Friday, September 13, 2013

BOOK/POLITICS: The Education Of A Young Liberal

The Education Of A Young Liberal
John Hyde Page
Melbourne University Press, 2006.

If a day is a long time in politics, how long would one describe a decade? This was roughly the period of John Howard’s prime ministership, which ended in such a spectacular fashion last November after a bunch of Liberal Party apparatchiks were caught out spreading a bogus pamphlet containing the kinds of messages John Howard’s favourite columnists and shock jocks were famous for.

A decade is also the period spent by both John Hyde Page and yours truly in the NSW Young Liberals. In my case, “double dipping” rules meant one could still be an adult member of the Young Libs (the cut-off age was 30) and the “senior” party simultaneously. It was also a time when Young Libs gatherings were dominated by all kinds of adult activities, including the sort of activities one might see in an adult movie. Not that I’ll admit to watching any such activities (even in the movies).

Young Libs (especially the self-styled moderates) have often seen themselves as the conscience of the Liberal Party, criticising conservative excesses in both the “senior” party and Liberal Parliamentarians. It was a Young Liberal who tipped off ALP campaigners in Lindsay about the “Ala Akba” pamphlet, triggering off a sting operation that led to the prosecution of senior Liberals including a member of the NSW State Executive.

John Hyde Page spent much of his sojourn in the NSW Young Libs fighting my old political allies. Many of the events he describes early on in his The Education Of A Young Liberal are ones I participated in toward the end of my active membership. At the time, we thought we were making Australian political history. Reading Hyde Page’s book confirmed in my mind just how silly we were to entertain such political fantasies.

For a man of his age, Hyde Page has produced a surprisingly mature account of the operation of political structures within the Liberal Party. Certainly any young moderate who saw (and still sees) the stranglehold of the religious right in the NSW Young Libs will succumb to premature ageing.

Yet Hyde Page’s work is not a serious or pompous tome. Indeed, even a former conservative warhorse like myself found many occasions to laugh at factional stoushes which at the time were the source of political bipolar disorder – the elation of a successful branch stack followed by the depression of finding out the Annual General Meeting of the stacked branch had been knocked out for technical reasons.

The book was the subject of at least one defamation action brought by conservative party members. The offending chapter, provocatively entitled “Meeting With Nazis”, didn’t exactly provide glowing references to some of my old factional allies. Hyde Page describes some rightwing cadres he met as “spruiking enthusiastically like a used-car salesman”. He writes of the Machiavellian-ness of one conservative hack in these terms: “I got the impression that you never found out what [he] was really thinking, no matter how much time you spent with him”.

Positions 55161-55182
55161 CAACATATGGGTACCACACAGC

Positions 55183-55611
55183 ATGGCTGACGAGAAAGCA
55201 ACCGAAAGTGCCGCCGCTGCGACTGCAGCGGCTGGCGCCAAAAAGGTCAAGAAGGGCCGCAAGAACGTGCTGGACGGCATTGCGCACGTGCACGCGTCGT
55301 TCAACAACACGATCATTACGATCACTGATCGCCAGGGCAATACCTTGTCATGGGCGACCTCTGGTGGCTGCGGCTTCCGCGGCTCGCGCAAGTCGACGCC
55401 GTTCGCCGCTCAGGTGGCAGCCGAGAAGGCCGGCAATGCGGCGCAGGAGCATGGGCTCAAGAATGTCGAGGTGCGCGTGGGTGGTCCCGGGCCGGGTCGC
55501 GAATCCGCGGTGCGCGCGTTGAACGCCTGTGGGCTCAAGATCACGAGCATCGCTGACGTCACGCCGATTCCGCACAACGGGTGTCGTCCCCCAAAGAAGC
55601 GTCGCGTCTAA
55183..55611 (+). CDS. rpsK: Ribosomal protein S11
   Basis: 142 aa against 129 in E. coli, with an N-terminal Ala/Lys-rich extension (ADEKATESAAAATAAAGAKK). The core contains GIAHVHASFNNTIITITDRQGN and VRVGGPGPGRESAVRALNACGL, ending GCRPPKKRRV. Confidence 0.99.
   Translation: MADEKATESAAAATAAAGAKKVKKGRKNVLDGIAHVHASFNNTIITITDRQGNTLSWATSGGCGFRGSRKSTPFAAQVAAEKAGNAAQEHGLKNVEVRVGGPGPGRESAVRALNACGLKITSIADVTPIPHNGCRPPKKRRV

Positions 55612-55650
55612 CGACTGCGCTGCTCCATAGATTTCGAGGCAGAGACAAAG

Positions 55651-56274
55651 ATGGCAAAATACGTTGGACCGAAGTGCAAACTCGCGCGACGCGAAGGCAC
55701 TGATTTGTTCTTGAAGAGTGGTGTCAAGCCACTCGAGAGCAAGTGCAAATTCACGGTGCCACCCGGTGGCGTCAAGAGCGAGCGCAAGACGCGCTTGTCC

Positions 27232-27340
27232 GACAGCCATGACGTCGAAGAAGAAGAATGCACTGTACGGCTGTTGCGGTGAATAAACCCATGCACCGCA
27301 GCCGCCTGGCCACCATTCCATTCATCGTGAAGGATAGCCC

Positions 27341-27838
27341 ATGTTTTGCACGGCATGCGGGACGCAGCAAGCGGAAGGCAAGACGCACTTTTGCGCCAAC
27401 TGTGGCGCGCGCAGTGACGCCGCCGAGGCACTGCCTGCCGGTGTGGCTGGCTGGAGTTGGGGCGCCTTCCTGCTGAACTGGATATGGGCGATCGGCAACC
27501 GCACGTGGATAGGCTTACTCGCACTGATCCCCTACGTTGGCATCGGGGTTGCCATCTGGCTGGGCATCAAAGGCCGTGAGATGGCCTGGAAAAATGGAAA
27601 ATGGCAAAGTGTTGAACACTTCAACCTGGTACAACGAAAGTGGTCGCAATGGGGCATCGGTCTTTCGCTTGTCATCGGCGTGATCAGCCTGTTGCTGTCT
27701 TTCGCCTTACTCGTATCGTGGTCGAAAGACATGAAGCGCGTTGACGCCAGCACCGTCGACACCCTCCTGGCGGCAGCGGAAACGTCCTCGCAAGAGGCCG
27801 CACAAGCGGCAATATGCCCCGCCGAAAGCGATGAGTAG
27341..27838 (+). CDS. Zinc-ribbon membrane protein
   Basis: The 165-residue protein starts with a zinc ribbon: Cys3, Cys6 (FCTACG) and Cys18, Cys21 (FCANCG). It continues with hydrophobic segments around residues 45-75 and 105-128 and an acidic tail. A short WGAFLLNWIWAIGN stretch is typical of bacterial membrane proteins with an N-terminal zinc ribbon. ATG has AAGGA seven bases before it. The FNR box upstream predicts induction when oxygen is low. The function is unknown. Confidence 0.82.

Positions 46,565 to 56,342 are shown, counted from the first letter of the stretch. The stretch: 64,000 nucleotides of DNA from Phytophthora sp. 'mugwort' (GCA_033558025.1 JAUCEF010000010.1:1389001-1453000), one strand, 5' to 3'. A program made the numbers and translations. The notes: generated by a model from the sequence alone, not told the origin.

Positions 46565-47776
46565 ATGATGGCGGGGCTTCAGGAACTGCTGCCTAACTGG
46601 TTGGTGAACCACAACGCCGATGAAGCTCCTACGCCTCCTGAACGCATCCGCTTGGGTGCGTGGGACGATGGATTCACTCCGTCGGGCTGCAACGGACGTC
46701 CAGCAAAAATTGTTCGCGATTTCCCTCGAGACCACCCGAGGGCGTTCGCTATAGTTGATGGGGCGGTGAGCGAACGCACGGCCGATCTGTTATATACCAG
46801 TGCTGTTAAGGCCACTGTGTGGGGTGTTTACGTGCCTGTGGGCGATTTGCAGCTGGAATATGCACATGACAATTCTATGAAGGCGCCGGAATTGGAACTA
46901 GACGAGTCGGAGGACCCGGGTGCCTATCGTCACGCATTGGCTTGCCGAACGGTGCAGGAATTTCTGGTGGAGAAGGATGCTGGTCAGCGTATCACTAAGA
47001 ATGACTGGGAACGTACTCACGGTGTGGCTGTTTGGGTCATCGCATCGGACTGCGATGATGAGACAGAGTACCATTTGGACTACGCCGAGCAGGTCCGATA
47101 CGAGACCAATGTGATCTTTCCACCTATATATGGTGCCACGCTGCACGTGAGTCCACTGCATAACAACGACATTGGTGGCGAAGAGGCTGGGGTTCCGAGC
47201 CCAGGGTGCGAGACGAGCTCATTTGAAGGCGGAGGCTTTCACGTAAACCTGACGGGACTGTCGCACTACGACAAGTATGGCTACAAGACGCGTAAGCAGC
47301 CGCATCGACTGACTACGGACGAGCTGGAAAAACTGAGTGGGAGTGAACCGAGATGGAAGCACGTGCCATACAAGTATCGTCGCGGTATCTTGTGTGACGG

To his credit, Hyde Page doesn’t reserve his often devastating wit on his former opponents. In this respect, his work describes not just inter-factional warfare but also intra-factional intrigue. Much of this was played out in the context of two highly contested preselections in the blue ribbon eastern suburbs seat of Wentworth, now held by Liberal Party leadership aspirant Malcolm Turnbull. 

Wentworth changed hands twice during Howard’s term in office. It was first held by former Tourism Minister Andrew Thomson, a member of the conservative wing. Thomson was the subject of a preselection challenge from former Young Liberal President Jason Falinski, a moderate. Hyde Page actively assisted in branch development (read stacked branches) in the Wentworth electorate against Falinski and in favour of another moderate, former Liberal Party President and barrister Peter King.

Hyde Page and his allies’ brazen tactics included holding a barbecue at the University of New South Wales during which free beer and sausages (financed from a factional slush fund) were handed out to students who agreed to fill out membership forms. He was rewarded for his efforts by Peter King MP in the form of employment in King’s electorate office. To say that Hyde Page’s anti-Falinski role made him persona non grata with many in his own faction would be an understatement. His status was only made worse with many of Hyde Page’s new moderate opponents supporting Malcolm Turnbull’s tilt for the seat.

You don’t need to be an expert on factional politics or the operation of political parties to enjoy this work. Hyde Page colourfully describes such dark political arts as branch-stacking, ballot-rorting and constitutional hair-splitting. Hyde Page’s flippant, humorous and highly engaging writing style would have to make him the closest thing to a more conservative Mungo MacCallum, or perhaps even a less conservative PJ O’Rourke. Not a bad plug from a former factional opponent!

This review was first penned in 2008. It is finally seeing the light of day after accidentally located on an external hard drive at the bottom of a pile of papers in the author's exceptionally messy study.